Fujitsu Details 150 Armv9 Core Monaka CPU for AI and Datacenters

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Fujitsu is working on its next generation processor for artificial intelligence (AI), high-performance computing (HPC), and datacenter applications, reports Monoist. The Monaka processor promises to offer formidable performance using its 150 enhanced Armv9 cores and the ability to use accelerators. Being one of the first 2nm datacenter CPUs, Monaka set to arrive in the fiscal year 2027, which starts on April 1, 2026, and ends on March 31, 2027.

The Fujitsu Monaka processor is set to pack approximately 150 cores based on the Armv9-A instruction set architecture with scalable vector extensions 2 (SVE2). The company does not define particular vector length design implementation, which can vary between 128 bits and 2048 bits (since the A64FX supports up to 512-bit vectors, we presume the new one will support similar or larger vectors). Those cores will be spread over multiple Core dies that will be accompanied by SRAM dies and I/O dies. The latter will support DDR5 memory and PCIe 6.0 connectivity with CXL 3.0 on top to connect various accelerators and extenders. The Core dies are said to be made on TSMC's 2nm fabrication process to maximize performance and transistor density as well as reduce power consumption. 

Monaka is set to use a 3D chiplet design, a disaggregated architecture that is set to enable scalability of the architecture. This is very similar to how AMD does it with its Ryzen and EPYC CPUs. Fujitsu does not provide any details right now. Interestingly, the company never mentions HBM memory in its slides, so it looks like the company plans to use DDR5 with Monaka, possibly in its MR-DIMM and MCR-DIMM implementations.

Although incorporation of things like SVE2 clearly points to supercomputers and HPC, Fujitsu itself does not call the CPU as a successor for its A64FX. In fact, post-Fugaku supercomputer is aimed to be launched around 2030, so it will likely incorporate a processor that will use technologies cultivated in Monaka, but not Monaka itself. Therefore, Monaka is built to compete for emerging datacenter market rather than to address the world's highest-performing supercomputers.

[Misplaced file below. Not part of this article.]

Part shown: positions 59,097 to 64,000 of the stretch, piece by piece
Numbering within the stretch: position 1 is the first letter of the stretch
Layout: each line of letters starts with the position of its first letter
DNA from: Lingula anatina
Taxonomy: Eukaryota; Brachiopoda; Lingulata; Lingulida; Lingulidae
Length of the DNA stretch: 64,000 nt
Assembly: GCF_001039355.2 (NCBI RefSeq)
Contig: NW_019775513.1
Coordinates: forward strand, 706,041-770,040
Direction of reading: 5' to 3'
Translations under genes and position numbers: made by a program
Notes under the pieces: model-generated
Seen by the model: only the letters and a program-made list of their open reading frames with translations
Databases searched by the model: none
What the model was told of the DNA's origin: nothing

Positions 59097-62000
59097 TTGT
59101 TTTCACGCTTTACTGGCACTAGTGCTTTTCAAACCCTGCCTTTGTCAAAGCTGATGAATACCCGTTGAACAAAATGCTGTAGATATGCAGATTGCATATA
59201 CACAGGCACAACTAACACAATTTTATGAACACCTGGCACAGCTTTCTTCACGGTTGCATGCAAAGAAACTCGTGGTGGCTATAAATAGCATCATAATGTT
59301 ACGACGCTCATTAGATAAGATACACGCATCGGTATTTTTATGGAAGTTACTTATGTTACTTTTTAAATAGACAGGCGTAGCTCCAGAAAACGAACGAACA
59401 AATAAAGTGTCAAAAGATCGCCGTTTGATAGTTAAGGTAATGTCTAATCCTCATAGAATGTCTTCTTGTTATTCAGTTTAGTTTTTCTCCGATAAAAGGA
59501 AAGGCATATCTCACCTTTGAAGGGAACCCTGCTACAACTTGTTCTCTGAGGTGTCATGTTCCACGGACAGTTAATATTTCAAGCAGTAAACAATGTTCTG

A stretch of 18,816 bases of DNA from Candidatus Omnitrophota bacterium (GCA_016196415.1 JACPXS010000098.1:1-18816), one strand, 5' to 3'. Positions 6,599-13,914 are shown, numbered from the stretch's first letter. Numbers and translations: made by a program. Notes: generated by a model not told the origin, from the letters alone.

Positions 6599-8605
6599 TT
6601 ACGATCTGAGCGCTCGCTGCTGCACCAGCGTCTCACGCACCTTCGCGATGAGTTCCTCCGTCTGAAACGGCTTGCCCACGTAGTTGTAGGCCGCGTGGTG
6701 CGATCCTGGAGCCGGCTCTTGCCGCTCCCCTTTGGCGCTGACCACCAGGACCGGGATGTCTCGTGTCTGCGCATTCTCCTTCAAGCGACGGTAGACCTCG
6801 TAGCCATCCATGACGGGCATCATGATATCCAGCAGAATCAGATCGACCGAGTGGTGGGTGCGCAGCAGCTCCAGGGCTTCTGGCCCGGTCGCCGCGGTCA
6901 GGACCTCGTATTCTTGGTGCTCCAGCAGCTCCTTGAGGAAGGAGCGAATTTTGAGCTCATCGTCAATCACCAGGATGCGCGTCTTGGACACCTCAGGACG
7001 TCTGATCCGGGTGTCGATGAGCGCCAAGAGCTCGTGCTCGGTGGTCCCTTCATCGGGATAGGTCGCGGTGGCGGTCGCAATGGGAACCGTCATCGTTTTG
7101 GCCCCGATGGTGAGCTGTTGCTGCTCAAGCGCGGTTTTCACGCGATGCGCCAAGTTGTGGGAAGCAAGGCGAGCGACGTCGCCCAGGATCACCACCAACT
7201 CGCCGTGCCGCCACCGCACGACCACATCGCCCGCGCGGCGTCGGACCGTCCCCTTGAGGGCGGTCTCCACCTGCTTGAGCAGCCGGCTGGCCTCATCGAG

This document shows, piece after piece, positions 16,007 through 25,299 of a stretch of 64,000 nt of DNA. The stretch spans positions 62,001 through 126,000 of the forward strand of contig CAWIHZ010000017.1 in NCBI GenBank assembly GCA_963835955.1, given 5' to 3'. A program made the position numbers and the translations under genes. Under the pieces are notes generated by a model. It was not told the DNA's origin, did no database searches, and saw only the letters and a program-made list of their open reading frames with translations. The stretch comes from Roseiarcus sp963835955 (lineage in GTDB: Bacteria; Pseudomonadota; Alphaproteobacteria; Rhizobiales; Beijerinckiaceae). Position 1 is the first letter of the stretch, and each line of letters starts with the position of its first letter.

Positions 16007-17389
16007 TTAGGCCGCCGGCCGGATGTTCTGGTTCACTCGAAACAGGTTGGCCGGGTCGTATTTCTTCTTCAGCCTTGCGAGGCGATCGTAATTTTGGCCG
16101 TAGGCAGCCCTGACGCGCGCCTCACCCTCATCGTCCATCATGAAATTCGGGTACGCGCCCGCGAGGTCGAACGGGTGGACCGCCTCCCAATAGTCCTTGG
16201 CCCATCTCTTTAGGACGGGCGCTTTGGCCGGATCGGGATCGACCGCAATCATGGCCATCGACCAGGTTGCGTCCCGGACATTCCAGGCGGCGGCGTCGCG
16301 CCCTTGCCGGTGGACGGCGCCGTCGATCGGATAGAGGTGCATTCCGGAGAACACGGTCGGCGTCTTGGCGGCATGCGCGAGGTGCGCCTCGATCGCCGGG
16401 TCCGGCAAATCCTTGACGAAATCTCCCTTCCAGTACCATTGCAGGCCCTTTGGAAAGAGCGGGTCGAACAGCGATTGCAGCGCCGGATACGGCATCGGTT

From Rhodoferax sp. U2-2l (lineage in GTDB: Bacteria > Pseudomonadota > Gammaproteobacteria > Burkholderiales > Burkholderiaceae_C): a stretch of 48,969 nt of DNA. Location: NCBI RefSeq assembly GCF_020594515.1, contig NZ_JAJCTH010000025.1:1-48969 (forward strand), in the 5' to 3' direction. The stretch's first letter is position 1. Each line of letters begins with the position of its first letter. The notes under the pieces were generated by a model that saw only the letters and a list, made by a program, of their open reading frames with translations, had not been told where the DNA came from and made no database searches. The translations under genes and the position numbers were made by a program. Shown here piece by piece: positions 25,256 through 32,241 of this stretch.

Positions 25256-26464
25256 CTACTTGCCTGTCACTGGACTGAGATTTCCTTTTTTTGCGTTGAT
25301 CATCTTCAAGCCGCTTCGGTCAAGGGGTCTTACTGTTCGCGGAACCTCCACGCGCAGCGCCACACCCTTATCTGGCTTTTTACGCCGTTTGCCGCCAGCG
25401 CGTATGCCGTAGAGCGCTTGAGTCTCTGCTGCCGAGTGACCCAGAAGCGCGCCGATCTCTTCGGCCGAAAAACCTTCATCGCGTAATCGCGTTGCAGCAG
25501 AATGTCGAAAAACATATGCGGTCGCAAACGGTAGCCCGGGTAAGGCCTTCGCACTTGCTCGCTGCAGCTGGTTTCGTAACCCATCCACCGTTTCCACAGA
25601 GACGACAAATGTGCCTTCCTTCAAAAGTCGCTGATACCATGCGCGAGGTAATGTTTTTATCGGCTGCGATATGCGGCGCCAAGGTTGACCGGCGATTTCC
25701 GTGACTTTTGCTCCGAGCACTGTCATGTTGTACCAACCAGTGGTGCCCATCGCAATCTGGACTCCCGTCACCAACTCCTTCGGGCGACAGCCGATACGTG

Energy efficiency stands as one of the key features of Monaka. Fujitsu sets an ambitious goal of doubling Monaka's energy efficiency in comparison to its competitors (as if the company knows how good will processors from competitors be in 2026 ~ 2027) and to use air cooling for these processors.

Fujitsu's Monaka will be used for a broad range of commercial AI, HPC, and datacenter deployments. Therefore, Monaka is set to have robust security mechanisms such as Armv9-A's CCA (Confidential Computing Architecture), which promises advanced security capabilities, such as enhanced workload isolation.

Fujitsu's Arm-based A64FX processor enabled the company to build a supercomputer that was the world's fastest supercomputer for two straight years until it fell to the second spot in June, 2022. Fujitsu positions Monaka processor to play a significant role in the company's future strategies, which includes AI and datacenters.

Anton Shilov
Freelance News Writer

Anton Shilov is a Freelance News Writer at Tom’s Hardware US. Over the past couple of decades, he has covered everything from CPUs and GPUs to supercomputers and from modern process technologies and latest fab tools to high-tech industry trends.

  • bit_user
    Fujitsu sets an ambitious goal of doubling Monaka's energy efficiency in comparison to its competitors (as if the company knows how good will processors from competitors be in 2026 ~ 2027)
    I think the statement is just meant to show the emphasis they're placing on efficiency. Perhaps, to some degree, it could be based on an assessment of x86 and tradeoffs made by Intel and AMD to optimize PPA & cost.

    However, if it's going to provide market-leading efficiency, then it will definitely have some form of in-package memory. In fact, by 2027 or so, CPUs without it might no longer be competitive in the datacenter market.